Spokane Valley-based concrete construction company Cameron-Reilly has purchased another Valley concrete business, Meidling Concrete Inc., the two companies announced.
Terms of the deal were not disclosed.
Cameron-Reilly is the merged company of two previously independent concrete contractors. Co-owners Jim Cameron and Mike Reilly paired up in 2006 and focused primarily on government and commercial concrete work, including projects such as the new Ferris High School, Huntington Park and Coeur d’Alene’s McEuen Park.
The merger means the new company adds Meidling’s focus on flat slabs, concrete polishing and concrete painting, Cameron said.
“We’re excited to expand our expertise in that new facet of the construction industry,” he said.
The combined staffs will work from the Cameron-Reilly offices at 309 N. Park Road, Spokane Valley.
Winter weather slows home price gains
WASHINGTON – U.S. home price gains cooled in February from the previous year for the third month in a row, as harsh winter weather and high buying costs have slowed sales.
The Standard & Poor’s/Case-Shiller 20-city home price index rose 12.9 percent in February compared with 12 months earlier. While healthy, that is down from a 13.2 percent gain in January.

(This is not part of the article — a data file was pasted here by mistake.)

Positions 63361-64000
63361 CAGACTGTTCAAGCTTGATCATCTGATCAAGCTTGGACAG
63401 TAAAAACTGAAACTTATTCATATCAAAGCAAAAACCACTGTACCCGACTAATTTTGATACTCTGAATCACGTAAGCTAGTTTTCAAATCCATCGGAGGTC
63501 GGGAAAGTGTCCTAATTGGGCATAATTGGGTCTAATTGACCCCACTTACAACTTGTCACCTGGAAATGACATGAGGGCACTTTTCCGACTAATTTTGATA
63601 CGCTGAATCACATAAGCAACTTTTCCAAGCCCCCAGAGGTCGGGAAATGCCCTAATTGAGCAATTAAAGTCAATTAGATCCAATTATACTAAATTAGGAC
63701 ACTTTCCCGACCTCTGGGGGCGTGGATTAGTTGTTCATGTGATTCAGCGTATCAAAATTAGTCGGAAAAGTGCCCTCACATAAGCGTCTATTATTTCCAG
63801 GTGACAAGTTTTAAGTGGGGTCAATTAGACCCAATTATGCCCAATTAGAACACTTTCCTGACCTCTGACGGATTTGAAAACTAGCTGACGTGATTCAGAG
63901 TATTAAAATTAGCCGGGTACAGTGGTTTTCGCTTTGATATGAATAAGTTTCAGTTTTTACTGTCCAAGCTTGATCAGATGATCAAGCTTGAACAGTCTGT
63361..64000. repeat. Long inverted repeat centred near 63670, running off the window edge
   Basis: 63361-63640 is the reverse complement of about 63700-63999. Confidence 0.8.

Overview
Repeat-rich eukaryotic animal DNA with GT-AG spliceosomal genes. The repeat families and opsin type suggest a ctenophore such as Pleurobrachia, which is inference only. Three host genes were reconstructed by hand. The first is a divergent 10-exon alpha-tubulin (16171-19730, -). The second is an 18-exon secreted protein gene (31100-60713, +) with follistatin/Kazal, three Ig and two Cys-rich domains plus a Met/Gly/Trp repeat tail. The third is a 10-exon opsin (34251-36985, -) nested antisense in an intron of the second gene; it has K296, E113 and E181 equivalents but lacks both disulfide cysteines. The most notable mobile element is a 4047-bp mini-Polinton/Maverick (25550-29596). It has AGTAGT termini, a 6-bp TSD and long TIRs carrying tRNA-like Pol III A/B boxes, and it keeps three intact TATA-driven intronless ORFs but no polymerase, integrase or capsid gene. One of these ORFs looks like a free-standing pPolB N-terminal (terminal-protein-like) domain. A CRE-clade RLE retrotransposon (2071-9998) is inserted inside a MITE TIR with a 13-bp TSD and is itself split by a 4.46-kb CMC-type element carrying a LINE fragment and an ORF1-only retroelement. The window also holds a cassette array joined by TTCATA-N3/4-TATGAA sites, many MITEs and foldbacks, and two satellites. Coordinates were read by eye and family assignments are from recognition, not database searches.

And home prices fell in 13 of the 20 cities in February compared with the previous month. The index is not adjusted for seasonal variations, so those declines partly reflect weaker sales in the winter.
Billion barrels of crude produced from Bakken
BISMARCK, N.D. – Oil drillers targeting the rich Bakken shale formation in western North Dakota and eastern Montana have produced 1 billion barrels of crude, data from the two states show.
Drillers first targeted the Bakken in Montana in 2000 and moved into North Dakota about five years later using advanced horizontal drilling and hydraulic fracturing techniques to recover oil trapped in a thin layer of dense rock nearly two miles beneath the surface.
U.S. Steel posts profit because of lower costs
NEW YORK – U.S. Steel said it turned a quarterly profit of $52 million as its costs decreased and its flat-rolled steel business performed better.
U.S. Steel has lost money for five consecutive years.